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Terrell v. Lincoln Motel Inc.

Decided: March 4, 1982.

GARRETT TERRELL, PLAINTIFF-APPELLANT,
v.
LINCOLN MOTEL, INC., A CORPORATION OF NEW JERSEY, DEFENDANT-RESPONDENT



On Appeal from the Superior Court of New Jersey, Law Division, Essex County.

Bischoff, King and Polow. The opinion of the court was delivered by Polow, J.A.D.

Polow

Plaintiff suffered injuries when he fell through a glass shower door in defendant's motel. He claims that after the water temperature was adjusted, he stepped into the shower with a female companion and closed the shower door. Then, although the knobs had not been touched, he alleges that a burst of scalding hot water spurted forth and he fell through the door while attempting to force it open. The jury unanimously found that defendant was not negligent. Plaintiff's sole argument on appeal is that the trial judge erroneously refused to charge the doctrine of res ipsa loquitur.

Plaintiff testified that he checked into the motel with his companion at about 7:30 p.m., that they watched television for a while and then decided to take a shower. His companion turned on the water and adjusted the temperature to their mutual satisfaction. After the water had been running about 14 minutes, his friend entered first and stepped to the rear of

the tub. Plaintiff followed, "standing right under the shower head." Shortly after the door was closed, he felt a sudden spurt of hot water "steaming and smoking" from the shower head. He explained that because "it was too hot" he tried to force open the glass door and "slipped through the shower door." Bleeding from the head as a result of his injuries, he ran to the lobby for help.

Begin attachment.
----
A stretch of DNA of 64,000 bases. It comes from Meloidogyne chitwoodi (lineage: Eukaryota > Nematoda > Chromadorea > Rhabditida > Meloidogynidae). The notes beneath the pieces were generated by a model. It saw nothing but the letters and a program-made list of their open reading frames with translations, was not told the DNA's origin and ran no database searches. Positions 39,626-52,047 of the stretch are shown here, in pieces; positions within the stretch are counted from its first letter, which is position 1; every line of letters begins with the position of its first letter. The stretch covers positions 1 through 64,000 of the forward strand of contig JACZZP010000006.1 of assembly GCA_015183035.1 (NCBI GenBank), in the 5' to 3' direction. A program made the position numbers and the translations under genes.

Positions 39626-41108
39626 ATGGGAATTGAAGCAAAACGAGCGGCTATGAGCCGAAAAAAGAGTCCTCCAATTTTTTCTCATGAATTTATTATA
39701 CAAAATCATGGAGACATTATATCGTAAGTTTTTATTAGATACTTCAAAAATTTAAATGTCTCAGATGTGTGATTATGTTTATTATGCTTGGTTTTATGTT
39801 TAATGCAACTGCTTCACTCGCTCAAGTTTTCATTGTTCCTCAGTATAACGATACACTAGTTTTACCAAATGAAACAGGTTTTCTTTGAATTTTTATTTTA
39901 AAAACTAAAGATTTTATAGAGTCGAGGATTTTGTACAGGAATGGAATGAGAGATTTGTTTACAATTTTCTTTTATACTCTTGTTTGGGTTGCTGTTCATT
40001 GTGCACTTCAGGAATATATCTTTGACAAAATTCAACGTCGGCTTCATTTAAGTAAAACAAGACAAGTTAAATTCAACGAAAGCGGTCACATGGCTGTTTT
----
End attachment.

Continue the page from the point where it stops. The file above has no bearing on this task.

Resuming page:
There were several inconsistencies and contradictions. Although plaintiff contends that his injuries included "thermal scarring on his left ear and right thigh as well as multiple scarring on various aspects of his body," and photographs of the lacerations and burns allegedly suffered were produced, the hospital record contained no reference to burns. The manner in which the accident happened as related to the physician and memorialized in the hospital record differed somewhat from plaintiff's description during his trial testimony. Furthermore, his companion in the shower did not testify. Plaintiff offered somewhat inconsistent explanations for her failure to appear at trial.

Relying on our opinion in Wolfe v. Chateau Renaissance , 141 N.J. Super. 59 (App.Div.1976), plaintiff's counsel requested a res ipsa charge. Wolfe also involved injuries allegedly sustained when plaintiff sought to avoid a sudden gush of extremely hot water in a hotel shower. He fell and was injured in the tub. We concluded that there were "reasonable grounds for the inference that if due care had been practiced by defendant having control of the plumbing facilities this accident would not have occurred." Id. at 64. Thus, the charge given by the trial judge, including res ipsa loquitur, i.e. , "that the occurrence bespeaks negligence," was approved. Id. at 65.

Here, the trial judge did not deny that the doctrine may be applicable. Rather, upon plaintiff's objection to omission of a res ipsa charge, the judge suggested that the instruction had been included. He responded to counsel's request by saying:

. . . the res ipsa loquitur just gets you past the plaintiffs. If they believe what the plaintiff said, that's negligence. In other words, it is common knowledge that hot water should not spurt out of a faucet and burn you. So that's no particular problem.

Counsel then insisted that the res ipsa doctrine had not been clear in the charge but the judge responded:

However, we are unable to find any such clear expression of res ipsa in the charge itself. In this connection, the only instruction given to the jury followed a definition of reasonable care and comment on ...


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